Or The Children’s Crusade
A Duty-Dance With Death
By Kurt Vonnegut
Dial Press Trade Paperback
Ok, well I’ll try this again. It’s bad when a book review blog takes a several month break from reading books and goes traveling. I’m back now. Seat firmly planted in chair.
I’ve said it before: I like Vonnegut. But, he gets a bit too vulgar for my tastes. I suppose it could be argued that war is vulgar, so a book about war must be vulgar. I suppose.
Vonnegut’s main character, Billy Pilgrim, has gotten unstuck in time and has traveled to another planet where he has learned not to fear death. Because death is only one moment of many moments and the other moments were for the most part happy. So you may die in one moment but there are plenty more when you are alive.
I like Vonnegut’s big ideas. Sort of like Robert Heinlein’s big ideas. Fleshing them out is tricky.
Vonnegut fought in World War II and much of what happened in the book really happened. The big moment in this book is the fire bombing of Dresden. Airplanes flew over that city and dropped incendiary material on the whole city. People burned alive. Everything burned. All the buildings were destroyed. Only those who were able to shelter underground survived. Not many people survived.
“The irony is so great. A whole city gets burned down, and thousands of people are killed. And then this one American foot soldier is arrested in the ruins for taking a teapot. And he’s given a regular trial, and then he’s shot by a firing squad.”
I like the way Vonnegut describes himself as a writer:
“A trafficker in climaxes and thrills and characterization and wonderful dialogue and suspense and confrontations…”
World War II was bad. Shockingly bad. But people have been doing bad things for ages. Vonnegut subtitles his book the Children’s Crusade. The Children’s Crusade started in 1213, “when two monks got the idea of raising armies of children in Germany and France and selling them in North Africa as slaves. Thirty thousand children volunteered…about half of them drowned in shipwrecks…”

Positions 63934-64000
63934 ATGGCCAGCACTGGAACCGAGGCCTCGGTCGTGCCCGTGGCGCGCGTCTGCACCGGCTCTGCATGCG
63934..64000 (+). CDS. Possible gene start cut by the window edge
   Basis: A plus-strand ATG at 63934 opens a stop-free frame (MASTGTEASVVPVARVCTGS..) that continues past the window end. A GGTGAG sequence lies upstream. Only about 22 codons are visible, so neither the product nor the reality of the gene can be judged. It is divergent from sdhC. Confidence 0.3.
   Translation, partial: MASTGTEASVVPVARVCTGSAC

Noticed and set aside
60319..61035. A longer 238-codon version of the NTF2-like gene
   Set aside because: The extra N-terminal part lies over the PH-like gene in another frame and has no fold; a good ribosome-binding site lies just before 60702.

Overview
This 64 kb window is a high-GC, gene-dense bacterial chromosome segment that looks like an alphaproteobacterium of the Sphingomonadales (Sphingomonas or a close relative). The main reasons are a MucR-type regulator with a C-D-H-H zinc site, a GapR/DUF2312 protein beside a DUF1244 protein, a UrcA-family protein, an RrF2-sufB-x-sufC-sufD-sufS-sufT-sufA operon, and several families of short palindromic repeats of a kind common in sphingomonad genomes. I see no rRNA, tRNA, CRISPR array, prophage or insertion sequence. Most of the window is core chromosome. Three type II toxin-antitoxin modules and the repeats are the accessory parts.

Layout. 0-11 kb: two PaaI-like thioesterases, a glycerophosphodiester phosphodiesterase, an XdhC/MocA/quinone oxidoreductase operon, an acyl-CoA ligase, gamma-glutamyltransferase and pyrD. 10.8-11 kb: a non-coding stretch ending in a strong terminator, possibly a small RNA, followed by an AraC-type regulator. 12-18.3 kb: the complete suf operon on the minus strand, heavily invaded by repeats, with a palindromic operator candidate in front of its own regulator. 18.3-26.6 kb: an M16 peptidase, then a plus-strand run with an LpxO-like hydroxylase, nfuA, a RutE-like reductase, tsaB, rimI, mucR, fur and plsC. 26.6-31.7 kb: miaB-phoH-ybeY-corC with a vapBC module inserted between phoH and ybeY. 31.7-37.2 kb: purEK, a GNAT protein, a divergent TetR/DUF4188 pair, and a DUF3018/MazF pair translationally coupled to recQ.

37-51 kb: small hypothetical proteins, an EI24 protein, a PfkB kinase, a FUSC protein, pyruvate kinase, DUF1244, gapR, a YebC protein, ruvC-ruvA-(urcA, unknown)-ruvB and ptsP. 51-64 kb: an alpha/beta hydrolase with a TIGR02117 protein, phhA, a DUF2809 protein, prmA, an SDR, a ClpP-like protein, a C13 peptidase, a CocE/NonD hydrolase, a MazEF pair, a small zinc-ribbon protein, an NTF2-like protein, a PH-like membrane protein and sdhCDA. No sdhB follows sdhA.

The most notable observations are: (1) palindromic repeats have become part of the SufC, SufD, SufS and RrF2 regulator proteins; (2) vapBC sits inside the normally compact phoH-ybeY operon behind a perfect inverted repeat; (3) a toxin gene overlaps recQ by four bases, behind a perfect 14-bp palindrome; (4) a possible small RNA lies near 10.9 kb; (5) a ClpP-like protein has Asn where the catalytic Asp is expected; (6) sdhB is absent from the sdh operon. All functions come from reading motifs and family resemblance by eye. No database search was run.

The book is jumbled and jangled. Vonnegut explains this:
“…there is nothing intelligent to say about a massacre. Everybody is supposed to be dead, to never say anything or want anything again. Everything is supposed to be very quiet after a massacre, and it always is, except for the birds.”
“I have told my sons that they are not under any circumstances to take part in massacres, and that the news of massacres of enemies is not to fill them with satisfaction or glee.”
People are not supposed to look back, says Vonnegut:
“…Lot’s wife, of course, was told not to look back where all those people and their homes had been. But she did look back, and I love her for that, because it was so human.”
I’ve almost stopped myself from looking back. I can see there’s no point to it. Time marches forward. The past is gone. There all kinds of songs about it.
“Billy is spastic in time, has no control over where he is going next, and the trips aren’t necessarily fun. He is in a constant state of stage fright, he says because he never knows what part of his life he is going to have to act in next.”
I feel spastic in time too. I don’t know what to make of it. I feel like I’ve been asleep and have woken myself up. I am home now, I keep telling myself. Home.
Dresden, fire bombings, Children’s Crusades, birds.
I’ve gotta read something less depressing.